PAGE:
Robert Sestok, Untitled (Cage), c. 1975–76. Particle board, wire, and resin, 15 x 15 x 15 in. From “Subverting Modernism.”

“Subverting Modernism: Cass Corridor Revisited 1966–1980”


Eastern Michigan University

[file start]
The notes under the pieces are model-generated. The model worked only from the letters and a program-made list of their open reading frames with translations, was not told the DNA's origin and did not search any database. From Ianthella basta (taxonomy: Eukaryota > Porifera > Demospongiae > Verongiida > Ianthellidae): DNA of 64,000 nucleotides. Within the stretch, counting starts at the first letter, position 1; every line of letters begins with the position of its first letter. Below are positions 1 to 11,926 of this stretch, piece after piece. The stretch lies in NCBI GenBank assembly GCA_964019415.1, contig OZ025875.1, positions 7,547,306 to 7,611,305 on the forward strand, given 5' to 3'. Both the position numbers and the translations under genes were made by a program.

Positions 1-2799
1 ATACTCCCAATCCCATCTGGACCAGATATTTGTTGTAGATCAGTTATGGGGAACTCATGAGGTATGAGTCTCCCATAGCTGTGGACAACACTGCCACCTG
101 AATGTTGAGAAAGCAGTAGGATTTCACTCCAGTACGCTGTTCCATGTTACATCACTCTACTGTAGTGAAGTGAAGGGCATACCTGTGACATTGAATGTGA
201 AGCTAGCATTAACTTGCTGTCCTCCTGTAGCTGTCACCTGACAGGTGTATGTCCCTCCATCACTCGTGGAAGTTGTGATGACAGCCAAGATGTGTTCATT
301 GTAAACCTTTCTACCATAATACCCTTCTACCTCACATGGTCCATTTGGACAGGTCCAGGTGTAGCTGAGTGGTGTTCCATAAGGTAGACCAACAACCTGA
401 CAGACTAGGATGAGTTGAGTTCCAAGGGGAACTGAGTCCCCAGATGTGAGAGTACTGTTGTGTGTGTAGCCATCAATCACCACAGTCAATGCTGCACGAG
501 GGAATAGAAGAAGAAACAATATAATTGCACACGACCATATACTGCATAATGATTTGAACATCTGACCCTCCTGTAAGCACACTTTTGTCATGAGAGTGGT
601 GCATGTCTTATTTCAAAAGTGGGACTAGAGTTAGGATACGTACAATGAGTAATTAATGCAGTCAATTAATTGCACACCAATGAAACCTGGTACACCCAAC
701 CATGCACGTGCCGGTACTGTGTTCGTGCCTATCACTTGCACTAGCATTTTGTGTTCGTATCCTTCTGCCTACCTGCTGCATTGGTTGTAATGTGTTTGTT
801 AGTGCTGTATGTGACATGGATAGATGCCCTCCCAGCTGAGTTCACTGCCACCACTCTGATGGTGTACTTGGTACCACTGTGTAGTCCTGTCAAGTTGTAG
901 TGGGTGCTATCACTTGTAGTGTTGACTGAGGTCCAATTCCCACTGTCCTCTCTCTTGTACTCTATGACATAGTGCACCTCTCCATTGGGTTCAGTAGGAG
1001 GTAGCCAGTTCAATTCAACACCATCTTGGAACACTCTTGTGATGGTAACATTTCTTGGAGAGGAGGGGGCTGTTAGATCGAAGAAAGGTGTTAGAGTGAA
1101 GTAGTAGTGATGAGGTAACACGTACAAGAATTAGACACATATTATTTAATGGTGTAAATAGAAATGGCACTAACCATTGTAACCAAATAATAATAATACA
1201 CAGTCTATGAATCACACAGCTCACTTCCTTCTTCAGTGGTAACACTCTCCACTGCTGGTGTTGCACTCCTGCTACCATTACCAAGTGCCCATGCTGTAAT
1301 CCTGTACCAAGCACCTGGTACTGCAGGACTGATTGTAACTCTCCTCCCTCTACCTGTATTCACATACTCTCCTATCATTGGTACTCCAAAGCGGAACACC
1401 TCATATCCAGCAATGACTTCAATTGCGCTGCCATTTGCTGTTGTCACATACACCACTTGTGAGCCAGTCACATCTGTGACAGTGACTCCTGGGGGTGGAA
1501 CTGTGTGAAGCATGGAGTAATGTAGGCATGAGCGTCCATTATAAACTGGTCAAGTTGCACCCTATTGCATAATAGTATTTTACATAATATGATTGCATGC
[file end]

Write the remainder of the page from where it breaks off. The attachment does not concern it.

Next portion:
Artists of the Cass Corridor movement, active in Detroit during the 1960s and ’70s, are known to have been a hard-living, hard-drinking lot. Their provocative works, often created from industrial materials and detritus, have been popularly seen as reflecting Detroit’s (and, by extension, America’s) decline as an industrial superpower. But a recent, revisionist exhibition has effectively challenged entrenched ideas about the Cass Corridor movement, casting its aims and achievements in a new light. “Subverting Modernism: Cass Corridor Revisited 1966–1980”—the culmination of years of research by Julia Myers, who also wrote a comprehensive catalogue essay—interpreted representative works as combining Minimalism’s self-contained formalism with references to the outside world—that is, as transitioning between modern and postmodern art.…see the entire review in the print version of September’s Sculpture magazine.